- “Ember” by Jamie Shih, Donna Chu, Nicola Ho and Sarah Wang: Girls scholarship program in China
- “Reach” by Tiffany Sun and Charlotte Zhu: English and music lessons in local Hong Kong schools.
- “The Backpack Project” by Charley Legaspi, Vivian Kon, Senna Lamba, and Jacqui Yeung: Backpacks filled with supplies for poor students in Manila.
- “Amnesty International” by students from Li Po Chuen United World Colleg
- “Global Issues Network” (GIN) by Beatrice Yeung and Danielle Park
- “Vow of Silence” by Brittany Fried and Caroline Scown: Their fundraiser last year resulted in the building of a school in Kenya.
- “Malapasca Children’s Fund” by Maddie Passamonte and Madyson Lyman: Establishment of a health station on a remote island in the Philippines.
- “Adopt a Grand-Friend” by Carla Achkar, Gillian Wei, and Ashley Lee: Spending time with the elderly at a home in Sheung Wan.
- “Sunflower Seeds Rural Library Program” by Lynn Cai, founder of this project, and students Eliot Williams and Michelle Ling.
- “Cage-Dwellers” by Hetty Lee, student at Li Po Chuen United World College: Delivering blankets, donating rice, and writing a book to raise awareness are ways that Hetty is seeking to prove the lives of this disadvantaged group in HK.
- “Concordia Children’s Services” by Megan Kincaid: This orphanage in the Philippines is in need of a website-designer.
- “St. James Lutheran Kindergarten by Alicia Lamb: This is an English program in a kindergarten in a Chai Wan housing estate.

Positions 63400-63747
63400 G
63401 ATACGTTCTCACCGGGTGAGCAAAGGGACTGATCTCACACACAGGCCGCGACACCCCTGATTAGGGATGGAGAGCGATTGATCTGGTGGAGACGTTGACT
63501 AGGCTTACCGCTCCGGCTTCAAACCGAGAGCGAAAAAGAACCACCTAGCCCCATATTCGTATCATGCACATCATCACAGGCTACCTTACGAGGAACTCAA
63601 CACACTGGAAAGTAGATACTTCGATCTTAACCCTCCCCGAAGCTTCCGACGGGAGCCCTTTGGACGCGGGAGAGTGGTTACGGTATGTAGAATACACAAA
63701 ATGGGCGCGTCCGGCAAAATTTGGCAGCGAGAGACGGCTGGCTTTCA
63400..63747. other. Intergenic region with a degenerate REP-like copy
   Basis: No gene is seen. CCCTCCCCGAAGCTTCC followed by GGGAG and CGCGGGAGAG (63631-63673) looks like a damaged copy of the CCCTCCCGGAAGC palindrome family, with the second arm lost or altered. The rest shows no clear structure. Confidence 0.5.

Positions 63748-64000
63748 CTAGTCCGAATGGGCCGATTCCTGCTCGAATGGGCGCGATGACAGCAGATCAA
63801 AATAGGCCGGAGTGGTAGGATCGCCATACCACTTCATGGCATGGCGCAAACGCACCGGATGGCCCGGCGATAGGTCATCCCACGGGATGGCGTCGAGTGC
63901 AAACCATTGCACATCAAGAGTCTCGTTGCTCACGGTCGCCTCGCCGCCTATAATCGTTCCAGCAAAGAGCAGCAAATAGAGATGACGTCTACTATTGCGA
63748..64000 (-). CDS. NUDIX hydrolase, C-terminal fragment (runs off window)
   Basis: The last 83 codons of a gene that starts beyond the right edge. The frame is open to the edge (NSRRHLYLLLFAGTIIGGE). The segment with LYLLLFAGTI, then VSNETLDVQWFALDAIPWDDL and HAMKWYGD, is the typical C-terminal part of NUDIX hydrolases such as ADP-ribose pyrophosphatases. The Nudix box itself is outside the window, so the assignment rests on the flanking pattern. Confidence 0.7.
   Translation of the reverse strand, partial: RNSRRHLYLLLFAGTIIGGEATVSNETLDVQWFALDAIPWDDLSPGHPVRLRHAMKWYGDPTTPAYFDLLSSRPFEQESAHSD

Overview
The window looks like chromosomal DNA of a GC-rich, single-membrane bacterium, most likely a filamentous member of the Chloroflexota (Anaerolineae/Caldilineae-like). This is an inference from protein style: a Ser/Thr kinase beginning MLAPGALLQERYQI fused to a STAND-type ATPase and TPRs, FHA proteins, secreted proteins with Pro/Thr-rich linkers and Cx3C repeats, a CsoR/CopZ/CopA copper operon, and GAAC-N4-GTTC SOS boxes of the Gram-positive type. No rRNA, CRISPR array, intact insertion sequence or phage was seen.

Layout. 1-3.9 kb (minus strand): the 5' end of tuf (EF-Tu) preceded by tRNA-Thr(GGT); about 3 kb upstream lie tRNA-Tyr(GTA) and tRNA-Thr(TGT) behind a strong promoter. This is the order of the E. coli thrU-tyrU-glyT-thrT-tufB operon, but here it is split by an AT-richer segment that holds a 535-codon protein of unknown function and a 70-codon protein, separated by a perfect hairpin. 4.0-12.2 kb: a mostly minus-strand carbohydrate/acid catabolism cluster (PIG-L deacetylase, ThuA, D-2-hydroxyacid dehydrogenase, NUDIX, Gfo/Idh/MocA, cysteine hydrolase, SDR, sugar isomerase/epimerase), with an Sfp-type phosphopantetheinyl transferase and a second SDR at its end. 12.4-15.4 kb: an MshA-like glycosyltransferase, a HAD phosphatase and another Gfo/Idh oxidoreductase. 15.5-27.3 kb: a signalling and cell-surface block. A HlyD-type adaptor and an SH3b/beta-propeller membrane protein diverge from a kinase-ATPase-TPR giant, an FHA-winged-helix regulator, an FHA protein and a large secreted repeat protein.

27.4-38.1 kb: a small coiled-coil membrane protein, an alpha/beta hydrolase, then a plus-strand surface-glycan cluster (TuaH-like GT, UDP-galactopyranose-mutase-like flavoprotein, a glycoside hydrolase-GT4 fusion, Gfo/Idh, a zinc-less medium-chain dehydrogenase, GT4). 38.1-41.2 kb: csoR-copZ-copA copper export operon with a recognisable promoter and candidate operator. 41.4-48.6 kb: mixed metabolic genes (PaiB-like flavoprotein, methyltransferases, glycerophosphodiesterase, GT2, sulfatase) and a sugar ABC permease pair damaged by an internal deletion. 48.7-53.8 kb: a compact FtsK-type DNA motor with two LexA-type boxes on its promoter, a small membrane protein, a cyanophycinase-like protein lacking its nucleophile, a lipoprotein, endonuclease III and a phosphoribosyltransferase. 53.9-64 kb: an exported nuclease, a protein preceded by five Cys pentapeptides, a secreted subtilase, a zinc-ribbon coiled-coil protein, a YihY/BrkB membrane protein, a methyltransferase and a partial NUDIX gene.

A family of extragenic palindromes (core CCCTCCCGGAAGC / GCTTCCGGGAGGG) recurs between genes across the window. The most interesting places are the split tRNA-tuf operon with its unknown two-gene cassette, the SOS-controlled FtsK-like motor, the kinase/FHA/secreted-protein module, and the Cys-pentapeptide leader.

- “Water Project in China” by Christa Schmidt and Terri Yiu: Christa and Terri share how they raised funds to build a water system in rural China.
- “Somalia Famine” by Sarah Faruqui and Daisy Cheng: Raise awareness about this appalling event that has fallen off the front pages.
A final comment is in order for the purpose of expanding the HKIS vision of community engagement further. A year ago our head of school received Board approval for an HKIS service learning center, which I suggest calling the “Jubilee Center for Global Action.” The Service Summit is evidence that we continue to build the “software” for such a center, and we need to continue to consider future developments in this regard as an R-12 institution. Given the enthusiasm for and proliferation of service activities at HKIS, we need a center sooner rather than later in order to direct students’ energies in the most effective direction. While that may or may not include a building project, it most certainly means more intentional coordination of programs and events.
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Suggestions for Service Summit 2012:
- Advertise at school to attract non-Humanities I in Action students
- Presenters need to keep their audience in the room for the full 15 minutes.
- Training for the presenters by the Senator for Service. Students need to be clear about their purpose:
1) Informational/inspirational about a cause
2) Recruit members for a current project
3) Pass on a project to future members
- Google Survey ahead of time could help determine the most popular presentations. Presentations can be staggered. Still need to decide if we want to combine presentations into rooms to reduce the total number of rooms or if we want to keep the rooms the same, but giving presenters break time.
- We should include some projects on the environment next year.
- Encourage exemplars of various “Elixir Project” categories
1) Change in my lifestyle
2) Change in school culture
4) Relational focus